Ca chap 13 standard costing&variance analysis(2)Presentation Transcript
Standard Costing And Variance Analysis Chapter 13
Standard costing is a technique which is used in many industries, where production is of repetitive nature.
Standard costing is developed due to the shortcomings of historical costing.
CIMA, London, defines standard costing ‘as the predetermined cost based on technical estimates of materials, labour and overheads for selected period of time and for the prescribed set of working conditions’.
Standard costing is that technique in which the standard cost is determined before starting the production.
Standard cost is a predetermined cost and such cost indicates what a product should cost.
Standard cost is calculated by considering all the situations ideal in nature.
Standard costs have been defined as the normal costs for normal production efficiency at normal level of output.
The word standard means a criterion (principle,measure).
A standard figure is one against which one can measure an actual figure to see the deviation.
Standard cost is ‘a predetermined cost which is compared in advance of production on the basis of specifications of all the factors affecting costs and used in standard costing.’
In other words, standard cost is a predetermined cost that should be attained under a given set of operating conditions.
Objectives Of Standard Costing
To establish control
To set standards for various elements of cost
To fix responsibility
To make budgetary control more effective
Establishing A System Of Standard Costing
Setting up cost centers
Classification of accounts
Determination of size of the standard
Setting up of standard
Standard cost card
Need For Standards
Management by objective
Application Of Standard Costing
Advantages Of Standard Costing
Formulation of price and production policies
Comparison and analysis of data
Management by exception
Delegation of authority and responsibility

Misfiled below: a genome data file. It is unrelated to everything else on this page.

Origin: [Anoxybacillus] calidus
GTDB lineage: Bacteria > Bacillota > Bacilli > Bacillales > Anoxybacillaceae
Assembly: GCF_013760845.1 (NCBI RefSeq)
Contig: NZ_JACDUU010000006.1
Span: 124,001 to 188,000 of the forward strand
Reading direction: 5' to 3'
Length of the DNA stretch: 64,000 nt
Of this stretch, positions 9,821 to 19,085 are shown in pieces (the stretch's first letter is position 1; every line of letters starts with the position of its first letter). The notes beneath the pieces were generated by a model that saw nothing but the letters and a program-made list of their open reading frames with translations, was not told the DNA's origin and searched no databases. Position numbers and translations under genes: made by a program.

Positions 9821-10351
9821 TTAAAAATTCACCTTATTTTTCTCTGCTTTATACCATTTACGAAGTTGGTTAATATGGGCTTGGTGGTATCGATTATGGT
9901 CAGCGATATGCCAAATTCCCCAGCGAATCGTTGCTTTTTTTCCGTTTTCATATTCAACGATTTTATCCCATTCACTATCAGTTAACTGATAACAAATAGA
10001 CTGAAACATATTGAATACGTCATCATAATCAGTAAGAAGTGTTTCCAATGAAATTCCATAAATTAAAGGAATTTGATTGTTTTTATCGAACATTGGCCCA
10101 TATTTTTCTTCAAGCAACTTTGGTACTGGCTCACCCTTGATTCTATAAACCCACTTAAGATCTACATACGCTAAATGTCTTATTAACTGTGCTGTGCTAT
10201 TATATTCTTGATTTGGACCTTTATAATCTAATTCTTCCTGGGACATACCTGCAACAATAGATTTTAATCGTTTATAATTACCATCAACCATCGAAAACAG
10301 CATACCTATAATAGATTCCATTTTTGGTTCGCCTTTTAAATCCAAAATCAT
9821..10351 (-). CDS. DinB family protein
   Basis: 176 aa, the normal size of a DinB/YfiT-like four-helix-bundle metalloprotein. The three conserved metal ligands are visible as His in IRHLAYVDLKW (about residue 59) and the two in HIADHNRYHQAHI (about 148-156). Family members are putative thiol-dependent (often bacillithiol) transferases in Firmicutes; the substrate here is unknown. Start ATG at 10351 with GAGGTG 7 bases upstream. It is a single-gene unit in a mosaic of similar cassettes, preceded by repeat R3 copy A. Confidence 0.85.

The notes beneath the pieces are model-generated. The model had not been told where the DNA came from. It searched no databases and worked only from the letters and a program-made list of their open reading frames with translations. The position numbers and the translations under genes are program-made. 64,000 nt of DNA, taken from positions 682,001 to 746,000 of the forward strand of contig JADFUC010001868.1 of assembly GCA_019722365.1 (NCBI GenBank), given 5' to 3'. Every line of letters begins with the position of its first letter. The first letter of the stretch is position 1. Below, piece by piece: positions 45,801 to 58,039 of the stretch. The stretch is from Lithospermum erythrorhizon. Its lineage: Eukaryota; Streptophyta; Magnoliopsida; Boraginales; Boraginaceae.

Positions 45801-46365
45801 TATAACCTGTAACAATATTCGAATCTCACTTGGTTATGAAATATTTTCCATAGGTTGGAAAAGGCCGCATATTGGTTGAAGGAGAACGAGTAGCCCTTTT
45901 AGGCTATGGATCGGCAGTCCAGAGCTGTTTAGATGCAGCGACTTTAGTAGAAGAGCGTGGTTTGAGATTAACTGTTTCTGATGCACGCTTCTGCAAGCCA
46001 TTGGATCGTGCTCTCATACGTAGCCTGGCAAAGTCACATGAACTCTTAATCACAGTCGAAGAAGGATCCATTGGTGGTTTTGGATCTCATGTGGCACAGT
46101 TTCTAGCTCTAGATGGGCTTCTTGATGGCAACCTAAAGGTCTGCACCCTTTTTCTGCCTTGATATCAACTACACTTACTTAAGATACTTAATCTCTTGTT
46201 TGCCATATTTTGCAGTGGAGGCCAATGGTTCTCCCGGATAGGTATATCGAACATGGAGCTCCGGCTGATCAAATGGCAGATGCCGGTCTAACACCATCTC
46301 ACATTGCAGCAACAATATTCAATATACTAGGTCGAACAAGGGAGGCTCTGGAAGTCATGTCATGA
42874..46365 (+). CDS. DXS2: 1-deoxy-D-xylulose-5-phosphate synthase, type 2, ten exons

Better capacity to anticipate
Better economy, efficiency, and productivity
Preparation of periodical financial statements
Limitations Of Standard Costing
high degree of technical skill
segregation of variances into controllable and non-controllable factors
duplication in recording,
either too strict or too liberal.
The deviation of actual from standard is called variance.
When the actual cost is less than standard cost or actual result is better than standard set, it is known as favourable variance.
On the other hand, when actual cost exceeds standards cost or actual result is not up to standard, it is known as unfavourable or adverse variance.
Classification Of Variances
Absolute variance: Difference between the standard cost and the actual cost in terms of money is known as absolute variance.
Relative variance: difference is expressed as a percentage of the standard cost, it is known as relative variance.
Material cost variance
Material cost variance = (Standard quantity of input for actual production × SP) – (Actual quantity of input × AP)
Material cost variance = Material price variance + Material usage variance
Material price variance
This is that portion of the material cost variance which is due to the difference between the standard price specified and the actual price paid.